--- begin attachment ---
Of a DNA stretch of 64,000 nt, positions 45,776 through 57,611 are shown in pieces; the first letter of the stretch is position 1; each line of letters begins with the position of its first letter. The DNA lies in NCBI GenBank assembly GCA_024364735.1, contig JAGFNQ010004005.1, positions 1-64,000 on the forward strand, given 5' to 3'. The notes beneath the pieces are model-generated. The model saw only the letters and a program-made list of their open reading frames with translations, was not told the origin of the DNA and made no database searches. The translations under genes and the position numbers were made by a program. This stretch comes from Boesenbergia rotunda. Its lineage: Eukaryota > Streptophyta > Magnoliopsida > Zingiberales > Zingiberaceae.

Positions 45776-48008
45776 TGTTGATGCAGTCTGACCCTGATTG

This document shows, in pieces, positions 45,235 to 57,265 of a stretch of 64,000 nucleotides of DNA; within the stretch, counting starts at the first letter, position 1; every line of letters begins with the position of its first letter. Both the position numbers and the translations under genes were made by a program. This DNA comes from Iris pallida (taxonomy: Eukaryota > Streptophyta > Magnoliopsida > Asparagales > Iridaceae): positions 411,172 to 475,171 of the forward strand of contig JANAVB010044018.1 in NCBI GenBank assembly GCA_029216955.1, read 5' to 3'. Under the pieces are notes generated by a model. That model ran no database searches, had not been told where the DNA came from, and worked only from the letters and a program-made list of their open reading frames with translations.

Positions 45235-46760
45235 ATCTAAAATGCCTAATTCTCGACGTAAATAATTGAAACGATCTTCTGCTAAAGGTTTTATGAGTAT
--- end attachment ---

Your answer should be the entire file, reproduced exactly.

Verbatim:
Of a DNA stretch of 64,000 nt, positions 45,776 through 57,611 are shown in pieces; the first letter of the stretch is position 1; each line of letters begins with the position of its first letter. The DNA lies in NCBI GenBank assembly GCA_024364735.1, contig JAGFNQ010004005.1, positions 1-64,000 on the forward strand, given 5' to 3'. The notes beneath the pieces are model-generated. The model saw only the letters and a program-made list of their open reading frames with translations, was not told the origin of the DNA and made no database searches. The translations under genes and the position numbers were made by a program. This stretch comes from Boesenbergia rotunda. Its lineage: Eukaryota > Streptophyta > Magnoliopsida > Zingiberales > Zingiberaceae.

Positions 45776-48008
45776 TGTTGATGCAGTCTGACCCTGATTG

This document shows, in pieces, positions 45,235 to 57,265 of a stretch of 64,000 nucleotides of DNA; within the stretch, counting starts at the first letter, position 1; every line of letters begins with the position of its first letter. Both the position numbers and the translations under genes were made by a program. This DNA comes from Iris pallida (taxonomy: Eukaryota > Streptophyta > Magnoliopsida > Asparagales > Iridaceae): positions 411,172 to 475,171 of the forward strand of contig JANAVB010044018.1 in NCBI GenBank assembly GCA_029216955.1, read 5' to 3'. Under the pieces are notes generated by a model. That model ran no database searches, had not been told where the DNA came from, and worked only from the letters and a program-made list of their open reading frames with translations.

Positions 45235-46760
45235 ATCTAAAATGCCTAATTCTCGACGTAAATAATTGAAACGATCTTCTGCTAAAGGTTTTATGAGTAT